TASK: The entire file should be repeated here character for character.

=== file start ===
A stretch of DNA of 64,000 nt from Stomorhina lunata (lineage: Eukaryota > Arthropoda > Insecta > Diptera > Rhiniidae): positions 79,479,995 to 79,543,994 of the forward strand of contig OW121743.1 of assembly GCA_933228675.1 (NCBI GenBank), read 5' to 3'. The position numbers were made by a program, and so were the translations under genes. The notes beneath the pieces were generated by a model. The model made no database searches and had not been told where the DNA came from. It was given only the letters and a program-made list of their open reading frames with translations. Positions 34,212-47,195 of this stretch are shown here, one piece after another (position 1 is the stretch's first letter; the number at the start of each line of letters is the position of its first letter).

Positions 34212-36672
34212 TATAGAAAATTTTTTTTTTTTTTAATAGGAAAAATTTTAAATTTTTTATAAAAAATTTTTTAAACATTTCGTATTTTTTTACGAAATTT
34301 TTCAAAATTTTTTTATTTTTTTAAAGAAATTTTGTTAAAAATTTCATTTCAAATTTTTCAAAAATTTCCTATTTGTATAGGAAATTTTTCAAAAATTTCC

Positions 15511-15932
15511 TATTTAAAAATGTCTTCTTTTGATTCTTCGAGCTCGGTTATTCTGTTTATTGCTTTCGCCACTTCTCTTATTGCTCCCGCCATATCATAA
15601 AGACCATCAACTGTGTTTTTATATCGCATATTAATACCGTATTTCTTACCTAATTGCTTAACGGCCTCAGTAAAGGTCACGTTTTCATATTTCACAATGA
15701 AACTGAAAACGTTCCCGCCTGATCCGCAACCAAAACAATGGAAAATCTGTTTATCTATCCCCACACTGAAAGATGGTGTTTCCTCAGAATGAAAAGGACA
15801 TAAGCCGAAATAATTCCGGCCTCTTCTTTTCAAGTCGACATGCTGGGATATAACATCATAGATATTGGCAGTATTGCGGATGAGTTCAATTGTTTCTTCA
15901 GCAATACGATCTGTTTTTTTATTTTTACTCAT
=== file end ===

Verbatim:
A stretch of DNA of 64,000 nt from Stomorhina lunata (lineage: Eukaryota > Arthropoda > Insecta > Diptera > Rhiniidae): positions 79,479,995 to 79,543,994 of the forward strand of contig OW121743.1 of assembly GCA_933228675.1 (NCBI GenBank), read 5' to 3'. The position numbers were made by a program, and so were the translations under genes. The notes beneath the pieces were generated by a model. The model made no database searches and had not been told where the DNA came from. It was given only the letters and a program-made list of their open reading frames with translations. Positions 34,212-47,195 of this stretch are shown here, one piece after another (position 1 is the stretch's first letter; the number at the start of each line of letters is the position of its first letter).

Positions 34212-36672
34212 TATAGAAAATTTTTTTTTTTTTTAATAGGAAAAATTTTAAATTTTTTATAAAAAATTTTTTAAACATTTCGTATTTTTTTACGAAATTT
34301 TTCAAAATTTTTTTATTTTTTTAAAGAAATTTTGTTAAAAATTTCATTTCAAATTTTTCAAAAATTTCCTATTTGTATAGGAAATTTTTCAAAAATTTCC

Positions 15511-15932
15511 TATTTAAAAATGTCTTCTTTTGATTCTTCGAGCTCGGTTATTCTGTTTATTGCTTTCGCCACTTCTCTTATTGCTCCCGCCATATCATAA
15601 AGACCATCAACTGTGTTTTTATATCGCATATTAATACCGTATTTCTTACCTAATTGCTTAACGGCCTCAGTAAAGGTCACGTTTTCATATTTCACAATGA
15701 AACTGAAAACGTTCCCGCCTGATCCGCAACCAAAACAATGGAAAATCTGTTTATCTATCCCCACACTGAAAGATGGTGTTTCCTCAGAATGAAAAGGACA
15801 TAAGCCGAAATAATTCCGGCCTCTTCTTTTCAAGTCGACATGCTGGGATATAACATCATAGATATTGGCAGTATTGCGGATGAGTTCAATTGTTTCTTCA
15901 GCAATACGATCTGTTTTTTTATTTTTACTCAT